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James Watt used the so-called "flyball governor" to regulate the speed of his steam engines (1787). It consists of two flyballs which are connected to the spindle by two flyball arms. The spindle of the governor is directly connected to the shaft of the steam engine. The flyballs move upward when the spindle speed increases due to the centrifugal forces. The flyball arms are connected to a throttle valve that regulates the steam input to the engine. If the spindle speed increases, then the flyballs arms move upward thereby closing the throttle valve, which reduces the steam input and the engine is therefore slowed down. The flyball governor therefore regulates the speed of the steam engine. It is in fact one of the first feed-backward mechanisms. The amount of feed-backward, i.e. the "gain", is determined by the kinematics between the flyball arms and the throttle valve. The stationary movement of the combined engine-governor system is an equilibrium of the system. If everything goes well, then this equilibrium is asymptotically stable, i.e. a disturbance in the load of the engine will die out and the system returns to stationary movement with a constant desired engine speed. However, if the gain is taken too large (if the flyballs influence the throttle valve too much), then the equilibrium becomes unstable and a stable limit cycle is created. This is what we call a Hopf bifurcation. The speed of the engine as well as the height of the flyballs will therefore not be constant for a large gain but will oscillate (which is undesirable).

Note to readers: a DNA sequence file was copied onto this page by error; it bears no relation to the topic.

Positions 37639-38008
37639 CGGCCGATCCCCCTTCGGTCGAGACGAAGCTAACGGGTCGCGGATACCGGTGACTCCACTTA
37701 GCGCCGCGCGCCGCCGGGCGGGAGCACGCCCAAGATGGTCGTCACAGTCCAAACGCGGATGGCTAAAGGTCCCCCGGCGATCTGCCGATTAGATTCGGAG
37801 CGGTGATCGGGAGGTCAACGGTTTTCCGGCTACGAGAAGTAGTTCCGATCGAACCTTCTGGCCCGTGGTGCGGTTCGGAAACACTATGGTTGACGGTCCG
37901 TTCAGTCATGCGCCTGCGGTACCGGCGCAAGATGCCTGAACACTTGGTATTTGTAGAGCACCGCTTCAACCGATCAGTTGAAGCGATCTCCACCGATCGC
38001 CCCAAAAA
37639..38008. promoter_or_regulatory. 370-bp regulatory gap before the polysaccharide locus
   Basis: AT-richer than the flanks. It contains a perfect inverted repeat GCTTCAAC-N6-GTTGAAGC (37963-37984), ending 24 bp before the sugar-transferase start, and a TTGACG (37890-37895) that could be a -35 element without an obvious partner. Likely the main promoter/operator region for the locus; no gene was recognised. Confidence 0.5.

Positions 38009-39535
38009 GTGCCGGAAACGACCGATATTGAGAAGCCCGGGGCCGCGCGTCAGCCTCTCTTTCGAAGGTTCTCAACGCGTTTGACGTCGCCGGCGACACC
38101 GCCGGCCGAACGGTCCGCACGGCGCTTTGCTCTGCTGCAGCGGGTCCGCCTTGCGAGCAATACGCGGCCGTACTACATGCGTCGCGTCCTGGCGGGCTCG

In order to show the students of my Nonlinear Dynamics class what a Hopf bifurcation is, I designed a model of a Watt Governor using only ordinary LEGO bricks as well as the LEGO Mindstorms Robotic set (RCX). Below, you find two video's. The first video has been made with a parameter setting for which the equilibrium is unstable and for which a stable limit cycle exists (the flyball arms go up and down). The other video has been made with a parameter setting for which the equilibrium is stable. The only difference between the two cases is the value of the gain in the feed-back loop.

MVI_0304.AVI

MVI_0305.AVI